- an open, dynamic database for accessing, contributing, analyzing, and visualizing remote sensing-based tree mortality data

Research output: Contribution to conferenceConference abstract for conferenceResearchpeer-review

  • Teja Kattenborn
  • Clemens Mosig
  • KC Pratima
  • Julian Frey
  • Oscar Perez-Priego
  • Felix Schiefer
  • Cheng, Yan
  • Alastair Potts
  • Janusch Jehle
  • Mirko Mälicke
  • Miguel D. Mahecha
Excessive tree mortality rates prevail in many regions of the world. Understanding tree mortality dynamics remains elusive as this multifaceted phenomenon is influenced by an interplay of abiotic and biotic factors including, but not limited to, global warming, climate extremes, pests, pathogens, and other environmental stressors. Earth observation satellites, coupled with machine learning, present a promising avenue to unravel map standing dead trees and lay the foundation for explaining the underlying dynamics.

However, the lack of globally comprehensive, georeferenced training data spanning various biomes and forest types has hindered the development of a unified global product detailing tree mortality patterns. Present ground-based observations, e.g., sourced from national inventories, are often sparse, lack standardization, and spatial specificity. Alternatively, aerial imagery captured via drones or airplanes in concert with computer vision methods offers a potent resource for mapping standing deadwood with high precision and efficiency on local scales. Such products can subsequently be used to train models based on satellite data to infer standing deadwood on large spatial scales.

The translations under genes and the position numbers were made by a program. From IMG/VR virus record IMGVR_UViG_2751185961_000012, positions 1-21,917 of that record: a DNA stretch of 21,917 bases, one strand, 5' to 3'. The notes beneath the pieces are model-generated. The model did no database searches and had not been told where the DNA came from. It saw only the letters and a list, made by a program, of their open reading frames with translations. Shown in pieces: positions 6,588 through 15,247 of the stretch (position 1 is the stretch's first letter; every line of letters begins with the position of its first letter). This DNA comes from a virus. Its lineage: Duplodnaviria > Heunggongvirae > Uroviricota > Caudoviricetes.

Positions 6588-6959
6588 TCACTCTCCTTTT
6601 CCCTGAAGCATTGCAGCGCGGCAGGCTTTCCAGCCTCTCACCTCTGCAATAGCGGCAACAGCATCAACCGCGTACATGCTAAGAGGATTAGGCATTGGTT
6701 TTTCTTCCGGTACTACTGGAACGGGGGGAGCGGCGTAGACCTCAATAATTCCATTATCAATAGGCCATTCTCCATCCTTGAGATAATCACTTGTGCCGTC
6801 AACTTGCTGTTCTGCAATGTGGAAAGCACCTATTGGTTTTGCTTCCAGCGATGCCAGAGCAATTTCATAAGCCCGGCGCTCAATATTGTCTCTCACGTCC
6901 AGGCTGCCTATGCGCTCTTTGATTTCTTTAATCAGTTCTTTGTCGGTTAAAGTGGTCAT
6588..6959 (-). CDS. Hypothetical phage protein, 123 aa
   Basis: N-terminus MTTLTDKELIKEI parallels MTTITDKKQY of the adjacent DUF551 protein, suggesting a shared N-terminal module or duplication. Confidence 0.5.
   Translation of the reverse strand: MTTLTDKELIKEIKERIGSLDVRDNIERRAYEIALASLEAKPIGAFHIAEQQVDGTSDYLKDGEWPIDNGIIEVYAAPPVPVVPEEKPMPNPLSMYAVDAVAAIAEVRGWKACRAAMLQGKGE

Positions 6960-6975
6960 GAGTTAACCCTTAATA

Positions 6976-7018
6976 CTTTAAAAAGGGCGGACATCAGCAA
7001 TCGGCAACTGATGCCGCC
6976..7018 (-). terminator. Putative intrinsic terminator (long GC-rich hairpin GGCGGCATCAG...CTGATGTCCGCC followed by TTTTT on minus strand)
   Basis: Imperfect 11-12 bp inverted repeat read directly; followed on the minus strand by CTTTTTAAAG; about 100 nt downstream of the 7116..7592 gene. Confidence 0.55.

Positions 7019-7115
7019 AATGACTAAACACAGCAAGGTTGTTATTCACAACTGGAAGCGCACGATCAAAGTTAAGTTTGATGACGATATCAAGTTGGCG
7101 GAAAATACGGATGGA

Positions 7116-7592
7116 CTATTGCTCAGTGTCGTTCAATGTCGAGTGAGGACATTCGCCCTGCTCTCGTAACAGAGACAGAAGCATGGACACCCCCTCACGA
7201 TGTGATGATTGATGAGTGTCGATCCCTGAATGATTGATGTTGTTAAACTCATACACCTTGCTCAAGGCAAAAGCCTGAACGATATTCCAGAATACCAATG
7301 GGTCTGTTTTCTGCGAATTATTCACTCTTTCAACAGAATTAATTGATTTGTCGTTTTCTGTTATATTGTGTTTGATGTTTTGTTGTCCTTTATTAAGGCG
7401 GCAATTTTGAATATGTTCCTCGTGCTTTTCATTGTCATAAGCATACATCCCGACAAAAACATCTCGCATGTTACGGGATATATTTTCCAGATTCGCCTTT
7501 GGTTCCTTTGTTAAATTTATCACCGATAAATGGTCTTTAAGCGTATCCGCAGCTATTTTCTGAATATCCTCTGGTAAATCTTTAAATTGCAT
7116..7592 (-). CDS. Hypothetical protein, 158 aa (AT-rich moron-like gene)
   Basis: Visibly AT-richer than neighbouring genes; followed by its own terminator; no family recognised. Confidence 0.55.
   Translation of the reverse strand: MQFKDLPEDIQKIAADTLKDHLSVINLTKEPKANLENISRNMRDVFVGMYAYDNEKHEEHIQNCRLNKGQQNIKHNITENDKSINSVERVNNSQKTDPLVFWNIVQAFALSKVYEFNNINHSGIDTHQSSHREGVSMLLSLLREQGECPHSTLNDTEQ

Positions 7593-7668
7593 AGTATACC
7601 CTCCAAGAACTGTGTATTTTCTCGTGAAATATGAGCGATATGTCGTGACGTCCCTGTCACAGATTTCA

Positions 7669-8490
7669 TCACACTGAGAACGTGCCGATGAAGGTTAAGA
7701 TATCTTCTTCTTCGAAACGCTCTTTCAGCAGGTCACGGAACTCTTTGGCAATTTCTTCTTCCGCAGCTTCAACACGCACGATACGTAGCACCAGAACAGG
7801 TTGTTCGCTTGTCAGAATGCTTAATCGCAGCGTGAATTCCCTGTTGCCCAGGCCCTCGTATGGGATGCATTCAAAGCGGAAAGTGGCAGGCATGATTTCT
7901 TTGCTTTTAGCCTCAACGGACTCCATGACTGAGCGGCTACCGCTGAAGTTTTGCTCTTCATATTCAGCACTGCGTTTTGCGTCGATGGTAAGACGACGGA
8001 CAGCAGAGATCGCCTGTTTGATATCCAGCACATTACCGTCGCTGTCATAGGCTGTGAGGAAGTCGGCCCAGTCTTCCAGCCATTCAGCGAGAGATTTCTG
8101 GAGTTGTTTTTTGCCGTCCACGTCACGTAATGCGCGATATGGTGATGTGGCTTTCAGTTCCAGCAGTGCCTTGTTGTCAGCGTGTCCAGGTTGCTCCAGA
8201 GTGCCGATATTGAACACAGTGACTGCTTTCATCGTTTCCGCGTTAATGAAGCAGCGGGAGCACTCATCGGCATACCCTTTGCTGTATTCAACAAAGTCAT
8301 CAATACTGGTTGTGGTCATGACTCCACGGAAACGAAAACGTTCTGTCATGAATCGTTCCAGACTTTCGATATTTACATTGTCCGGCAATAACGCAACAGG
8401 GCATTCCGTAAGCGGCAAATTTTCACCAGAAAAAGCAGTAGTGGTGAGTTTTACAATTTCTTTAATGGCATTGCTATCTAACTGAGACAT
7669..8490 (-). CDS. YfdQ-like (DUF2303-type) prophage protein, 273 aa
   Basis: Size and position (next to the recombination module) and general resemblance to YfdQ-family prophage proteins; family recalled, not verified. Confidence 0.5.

In pursuit of harnessing this potential to enhance our global comprehension of tree mortality patterns, we initiated the development of a dynamic database (, which enables to 1) upload and download aerial imagery with optional labels on standing deadwood, 2) automatically detect (semantic segmentation) standing dead trees in uploaded aerial imagery through a generic detection computer vision model, 3) Visualization and download of extensive spatiotemporal tree mortality products derived from extrapolating standing deadwood using Earth observation data.

This presentation provides an in-depth overview of the database, outlining its motivation, current status, and future perspectives. By integrating Earth observation, machine learning, and ground-based data sources, this initiative aims to bridge the existing gaps in understanding global tree mortality dynamics, fostering a comprehensive and accessible resource for researchers and stakeholders alike.
Original languageEnglish
Publication date9 Mar 2024
Publication statusPublished - 9 Mar 2024
EventEGU General Assembly 2024 - Vienna, Austria
Duration: 15 Apr 202419 Apr 2024


ConferenceEGU General Assembly 2024

ID: 385223349